Stockings stuffed

Big pix crowd holiday but B.O. might get lost in mix

Competition this Christmas is fiercer than ever — a dozen or so films, counting limited bows, will have opened by Friday — and anxious industry execs are sitting by their phones (or logging on to online services) hoping for good news about their holiday movie offerings.

And, despite their best efforts, some will find coal in their stockings.

As if that weren’t bad enough, grosses are expected to be down for the holiday period because the actual holiday falls on a Friday. Any exhib can tell you the ideal scenario for biz occurs when Christmas and New Year’s days fall midweek, and moviegoing has the potential for hearty, virtually unimpeded returns for two weeks.

“The worst holiday alignment occurs when Christmas falls on a Friday,” said a rep for a major chain. “For starters, it means regular working stiffs don’t get those extra holiday days. But it also configures so that there’s greater pressure on weekends, unrelieved by the siphoning off that would normally occur midweek.”

(The last time Christmas fell on a Friday was 1992 when “A Few Good Men” and “Aladdin” led the field and overall holiday biz declined by 10% from the prior year).

There are an unusually high number of pictures opening Christmas Day: Disney unleashes “Mighty Joe Young”; Universal checks in with “Patch Adams”; Sony brings out the hankies with “Stepmom”; and Miramax pulls out the stops with the horror pic “The Faculty.”

Limited crowd

And that’s simply the roster of wide releases. If you live in New York or L.A., you can also check out John Travolta as the “good” lawyer in “A Civil Action,” the black American slice-of-lifer “Down in the Delta,” get inside Hollywood for “Hurlyburly,” go to war in “The Thin Red Line,” ride the range in “The Hi-Lo Country,” enjoy the offbeat romance of “The Theory of Flight,” untangle the heart strings in “Playing by Heart” or opt for such high-brow fare as the biopic “Hilary and Jackie,” the searing family drama “Affliction,” the con game of “The Swindle” from France or Spain’s genre drama “Day of the Beast.”

Then, of course, there’s the fact that last-minute Christmas shoppers probably have yet to catch up with “You’ve Got Mail,” “Star Trek: Insurrection,” “The Prince of Egypt” or other early December premieres.

“I think it’s going to be a very big holiday season,” enthused Walt Disney Motion Picture Group chairman Dick Cook. “But it’s obviously going to be a shorter play period, and it will unfold like a competition of the survival of the fittest.”

The early 1998 holiday season has already taken a step back from industry efforts to expand peak play time during the closing months of the year. Last weekend’s business experienced a 30% erosion from the comparable period of 1997 and even with potent upcoming titles, the likelihood of diminished midweek biz is almost certain.

The reason it has unfolded in this manner has a lot to do with three factors: The Friday holiday configuration and the availability and type of product.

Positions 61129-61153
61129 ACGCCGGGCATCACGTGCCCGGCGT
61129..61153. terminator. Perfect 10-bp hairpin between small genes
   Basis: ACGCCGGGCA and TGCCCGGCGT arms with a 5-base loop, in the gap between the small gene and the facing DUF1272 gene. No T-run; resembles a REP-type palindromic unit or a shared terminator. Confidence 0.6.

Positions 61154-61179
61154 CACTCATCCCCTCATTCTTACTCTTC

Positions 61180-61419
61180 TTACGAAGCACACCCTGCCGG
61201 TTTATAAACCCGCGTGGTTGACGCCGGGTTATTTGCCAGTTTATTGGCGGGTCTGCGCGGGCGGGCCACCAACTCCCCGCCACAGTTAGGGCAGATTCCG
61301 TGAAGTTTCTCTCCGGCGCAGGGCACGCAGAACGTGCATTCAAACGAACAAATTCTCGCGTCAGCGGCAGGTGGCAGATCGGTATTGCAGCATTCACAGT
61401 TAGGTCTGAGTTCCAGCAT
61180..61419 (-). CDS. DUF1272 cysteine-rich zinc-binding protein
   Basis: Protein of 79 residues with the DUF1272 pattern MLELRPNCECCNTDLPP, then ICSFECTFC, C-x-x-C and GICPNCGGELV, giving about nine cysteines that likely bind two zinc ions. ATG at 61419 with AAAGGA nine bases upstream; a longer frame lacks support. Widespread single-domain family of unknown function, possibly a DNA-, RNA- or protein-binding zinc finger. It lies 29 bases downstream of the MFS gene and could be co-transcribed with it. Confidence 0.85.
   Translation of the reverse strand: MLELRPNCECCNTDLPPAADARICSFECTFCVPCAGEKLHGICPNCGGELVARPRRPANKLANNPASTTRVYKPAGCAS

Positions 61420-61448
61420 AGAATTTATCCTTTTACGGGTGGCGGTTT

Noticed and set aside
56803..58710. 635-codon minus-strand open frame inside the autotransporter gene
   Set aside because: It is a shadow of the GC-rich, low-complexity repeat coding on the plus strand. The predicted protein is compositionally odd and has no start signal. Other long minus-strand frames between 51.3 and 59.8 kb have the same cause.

For the majors, Thanksgiving is now generally the favored launch of its family product, and Christmas is reserved for films likely to get a boost from end-of-the-year prizes handed out by critics groups. So such pics as “A Bug’s Life,” “The Rugrats Movie” and “Babe: Pig in the City” staked out November with hopes of weathering early December B.O. doldrums and getting a second wind when school recessed midmonth. Only “The Prince of Egypt,” “Jack Frost” and “Mighty Joe Young” have been added to the mix of movies aimed at that crowd.

Movie dilemma

The dilemma for exhibs and distribs continues to be the first two weeks of December. Post-Thanksgiving weekend box office routinely drops by 50% as the American public’s attention shifts to holiday gift buying, family dinner preparations and travel.

Most distribs don’t want to roll the dice during the fortnight on one of their big pictures. Warner Bros. took the leap in 1994 with “Disclosure” and racked up a respectable $10 million opening weekend but the studio felt its $83 cume was shy of its full potential. Universal had a comparable debut for “Daylight” in 1996, but it tapped out at $33 million.

However, last year Miramax preemed “Scream 2” on Dec. 12 to $33 million (the original, a late December ’96 entry, opened with $6.4 million) and rewrote the record book.

Paramount’s “Star Trek: Insurrection” with a $22 million opening weekend, though weaker, certainly eased the transition between Thanksgiving and Christmas this year. But insiders at Paramount aren’t convinced that strategy worked because the pic’s second weekend fell by 62% in the face of the pre-Christmas duo of “You’ve Got Mail” and “The Prince of Egypt.”

Ironically, those two films were initially scheduled to debut Dec. 25 but were pushed forward a week to avoid the Christmas Day crunch. The upcoming frame will signal whether getting into the marketplace seven days early will give “Mail” an edge against similarly aimed and star-driven vehicles as “Patch Adams” and “Stepmom” and whether “The Prince” will prevail over family pic “Mighty Joe Young.”

The horror, the horror

The wild card in the mix is “The Faculty,” which, like “Scream” in 1996, appeals to the teen market unserved by the other debuting titles. Should the tale of lethal teachers have crossover power, it could seriously re-shape holiday viewing patterns. However, early industry response lacked the necessary shout.

Tracking leading into the frame looks strongest for “Patch Adams” among newcomers and for “You’ve Got Mail” and “A Bug’s Life” among continuing runs.

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